Defendant set up two counterclaims to this action. One for $ 261.50, on account of expenses incurred in the defense of the action of Grant v. Ede, which was not allowed, the other for $ 120, on account of four month's rent of a house, which was allowed by the court.
Appellant assigns the following errors as cause for reversal:
1. The court erred in ruling out the testimony of appellant proving his counterclaim of $ 261.50, on account of money expended in Grant v. Ede .
2. That plaintiff exceeded his authority in agreeing to sell the whole of the property, and is, therefore, liable for damages suffered by his principal by reason thereof.
3. Plaintiff exceeded his authority in agreeing to sell the whole of the property, and is not entitled to compensation.
4. The authorization, if valid, would only entitle plaintiff to recover five-sixths of $ 750, less counterclaims. 5. The alleged agreement authorizing plaintiff to sell the real estate was invalid, because not signed by both the parties to be charged.
These contentions are so intimately connected and blended that they may properly be considered together.
The authorization by defendant was in writing, signed by him who is the party charged, and is not, therefore, obnoxious to the provision of subdivision 6 of section 1624 of the Civil Code.
The contention of appellant, upon which the first error is assigned, is founded upon the theory that the plaintiff knew that defendant owned only five-sixths of the property, and exceeded his authority in agreeing to sell the whole property, and is consequently liable for the damages sustained by defendant.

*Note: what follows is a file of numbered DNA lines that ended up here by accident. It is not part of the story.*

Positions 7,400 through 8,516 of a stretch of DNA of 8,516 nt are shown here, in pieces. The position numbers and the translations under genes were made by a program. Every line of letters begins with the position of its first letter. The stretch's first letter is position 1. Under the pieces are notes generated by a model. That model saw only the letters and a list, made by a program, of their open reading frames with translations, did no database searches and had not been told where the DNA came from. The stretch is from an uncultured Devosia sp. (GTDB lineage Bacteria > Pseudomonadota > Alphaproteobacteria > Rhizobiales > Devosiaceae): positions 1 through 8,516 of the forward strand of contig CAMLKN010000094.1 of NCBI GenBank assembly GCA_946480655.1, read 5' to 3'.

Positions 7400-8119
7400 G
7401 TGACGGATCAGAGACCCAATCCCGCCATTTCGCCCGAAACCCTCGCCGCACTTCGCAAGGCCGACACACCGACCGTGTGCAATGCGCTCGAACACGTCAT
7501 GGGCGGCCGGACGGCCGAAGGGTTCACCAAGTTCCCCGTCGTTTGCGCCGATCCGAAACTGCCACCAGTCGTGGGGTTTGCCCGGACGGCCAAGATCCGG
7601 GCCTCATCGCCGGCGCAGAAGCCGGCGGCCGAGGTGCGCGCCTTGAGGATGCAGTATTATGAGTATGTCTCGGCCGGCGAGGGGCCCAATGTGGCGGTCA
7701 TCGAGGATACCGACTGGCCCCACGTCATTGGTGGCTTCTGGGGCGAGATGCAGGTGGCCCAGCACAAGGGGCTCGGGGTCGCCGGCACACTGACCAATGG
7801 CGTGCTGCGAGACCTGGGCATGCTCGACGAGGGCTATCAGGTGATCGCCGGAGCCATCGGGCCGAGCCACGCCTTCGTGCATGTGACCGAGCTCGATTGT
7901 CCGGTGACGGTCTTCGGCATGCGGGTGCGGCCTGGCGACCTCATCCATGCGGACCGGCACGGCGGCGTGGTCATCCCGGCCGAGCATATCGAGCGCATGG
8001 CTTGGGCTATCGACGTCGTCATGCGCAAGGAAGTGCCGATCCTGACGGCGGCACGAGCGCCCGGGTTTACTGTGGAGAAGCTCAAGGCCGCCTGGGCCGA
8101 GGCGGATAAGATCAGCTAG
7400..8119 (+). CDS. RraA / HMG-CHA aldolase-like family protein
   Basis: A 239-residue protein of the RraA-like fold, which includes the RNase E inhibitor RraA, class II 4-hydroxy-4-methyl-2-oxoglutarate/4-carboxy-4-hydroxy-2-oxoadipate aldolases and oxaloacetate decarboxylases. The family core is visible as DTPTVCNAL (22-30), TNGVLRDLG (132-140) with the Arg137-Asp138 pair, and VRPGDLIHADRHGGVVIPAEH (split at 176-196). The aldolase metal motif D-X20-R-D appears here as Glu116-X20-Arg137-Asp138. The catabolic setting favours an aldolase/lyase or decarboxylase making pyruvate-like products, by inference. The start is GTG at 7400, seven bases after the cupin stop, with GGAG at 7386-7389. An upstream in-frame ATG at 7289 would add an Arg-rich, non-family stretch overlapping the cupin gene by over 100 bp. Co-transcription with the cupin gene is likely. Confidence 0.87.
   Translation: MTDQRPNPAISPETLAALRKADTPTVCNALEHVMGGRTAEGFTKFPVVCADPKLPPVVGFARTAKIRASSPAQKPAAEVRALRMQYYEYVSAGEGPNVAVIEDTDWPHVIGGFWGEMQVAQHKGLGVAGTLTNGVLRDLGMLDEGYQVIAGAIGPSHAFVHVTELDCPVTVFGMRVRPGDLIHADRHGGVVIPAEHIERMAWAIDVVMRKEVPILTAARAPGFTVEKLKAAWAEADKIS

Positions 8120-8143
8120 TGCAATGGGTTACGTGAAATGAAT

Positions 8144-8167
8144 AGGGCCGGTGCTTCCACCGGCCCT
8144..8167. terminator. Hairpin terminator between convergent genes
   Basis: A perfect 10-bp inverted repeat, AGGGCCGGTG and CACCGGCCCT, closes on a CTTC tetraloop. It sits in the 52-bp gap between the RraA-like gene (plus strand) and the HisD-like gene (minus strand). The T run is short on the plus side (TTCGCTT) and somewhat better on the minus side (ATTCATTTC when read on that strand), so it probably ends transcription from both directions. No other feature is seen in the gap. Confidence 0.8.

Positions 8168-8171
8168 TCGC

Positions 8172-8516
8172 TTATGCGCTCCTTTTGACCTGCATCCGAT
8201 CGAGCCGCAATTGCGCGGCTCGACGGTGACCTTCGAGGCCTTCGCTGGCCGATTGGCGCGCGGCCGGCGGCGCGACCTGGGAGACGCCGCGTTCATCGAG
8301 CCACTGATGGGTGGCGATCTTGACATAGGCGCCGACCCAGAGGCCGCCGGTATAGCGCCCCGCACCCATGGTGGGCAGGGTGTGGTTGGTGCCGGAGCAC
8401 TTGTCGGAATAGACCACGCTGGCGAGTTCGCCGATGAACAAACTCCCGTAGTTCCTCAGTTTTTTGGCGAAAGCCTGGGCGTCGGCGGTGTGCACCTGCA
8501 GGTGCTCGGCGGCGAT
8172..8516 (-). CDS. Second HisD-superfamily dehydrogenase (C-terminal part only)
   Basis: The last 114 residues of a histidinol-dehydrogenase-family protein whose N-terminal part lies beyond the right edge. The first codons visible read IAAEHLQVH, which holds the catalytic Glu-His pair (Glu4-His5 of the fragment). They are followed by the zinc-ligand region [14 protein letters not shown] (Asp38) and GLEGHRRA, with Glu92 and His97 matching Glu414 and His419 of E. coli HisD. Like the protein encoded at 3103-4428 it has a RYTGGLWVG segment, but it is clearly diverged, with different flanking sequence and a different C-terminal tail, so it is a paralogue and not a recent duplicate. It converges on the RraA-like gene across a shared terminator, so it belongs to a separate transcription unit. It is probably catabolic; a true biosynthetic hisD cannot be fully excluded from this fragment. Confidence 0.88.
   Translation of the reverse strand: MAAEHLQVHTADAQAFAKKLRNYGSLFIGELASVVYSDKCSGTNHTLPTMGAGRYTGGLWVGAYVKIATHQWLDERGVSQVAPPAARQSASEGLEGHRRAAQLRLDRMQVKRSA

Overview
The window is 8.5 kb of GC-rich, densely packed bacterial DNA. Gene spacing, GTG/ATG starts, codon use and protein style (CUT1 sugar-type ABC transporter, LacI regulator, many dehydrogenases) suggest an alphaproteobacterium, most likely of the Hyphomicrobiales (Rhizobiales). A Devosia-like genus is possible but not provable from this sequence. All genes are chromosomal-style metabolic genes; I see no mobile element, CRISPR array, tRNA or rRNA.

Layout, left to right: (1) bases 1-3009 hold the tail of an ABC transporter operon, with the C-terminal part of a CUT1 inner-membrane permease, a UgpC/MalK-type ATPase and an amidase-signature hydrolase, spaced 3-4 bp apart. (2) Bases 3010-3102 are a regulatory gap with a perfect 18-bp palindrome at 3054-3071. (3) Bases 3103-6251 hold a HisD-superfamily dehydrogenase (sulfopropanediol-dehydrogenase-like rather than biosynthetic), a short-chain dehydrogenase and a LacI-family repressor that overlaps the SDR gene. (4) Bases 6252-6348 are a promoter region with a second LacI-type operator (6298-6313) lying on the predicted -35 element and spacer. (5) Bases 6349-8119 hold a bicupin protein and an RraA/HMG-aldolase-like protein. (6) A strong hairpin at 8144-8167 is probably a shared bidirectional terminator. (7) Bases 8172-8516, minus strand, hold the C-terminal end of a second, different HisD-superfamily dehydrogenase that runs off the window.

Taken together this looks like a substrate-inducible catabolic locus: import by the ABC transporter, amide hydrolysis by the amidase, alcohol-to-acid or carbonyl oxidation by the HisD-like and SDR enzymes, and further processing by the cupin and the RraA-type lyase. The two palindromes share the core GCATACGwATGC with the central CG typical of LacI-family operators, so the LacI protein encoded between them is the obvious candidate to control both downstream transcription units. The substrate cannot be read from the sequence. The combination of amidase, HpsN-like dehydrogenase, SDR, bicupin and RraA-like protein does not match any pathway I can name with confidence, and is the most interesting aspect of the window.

A reference to the authorization will show that the authority to plaintiff to get a purchaser for the land at $ 30,000, and, in the language of the agreement, "if you can, we will sell at that price any time before the first day of September, 1887, and allow you two and one-half per cent," etc.
As said on the appeal here in Grant v. Ede , 85 Cal. 420; 20 Am. St. Rep. 237: "It does not say that Martin is authorized to sell and convey for the price named, nor is any form of deed or time of payment or of delivery of possession specified. Martin was authorized simply to find a purchaser who would pay $ 30,000, and if he should succeed in finding such purchaser, he was to receive a commission of two and one-half per cent," citing Duffy v. Hobson , 40 Cal. 244; 6 Am. Rep. 617; Treat v. De Celis , 41 Cal. 202; Armstrong v. Lowe , 76 Cal. 616.
To entitle plaintiff to recover his commissions under the agreement, it was only necessary to show that in pursuance of his employment, and within the time specified therein, he found a purchaser ready and willing to purchase the property on the terms specified in the authorization. This he did beyond dispute.
With the title or ownership of the property he had nothing to do, and his knowledge as to the title or the equitable estate of Josephine Cory therein was of no consequence. These were questions for the defendant to determine when he made the agreement.
It is matter of common knowledge that, in the business world, men do frequently obtain what are termed options upon real property -- that is to say, the right to purchase, and then employ brokers to negotiate a sale at an enhanced price, the title being all the while in others.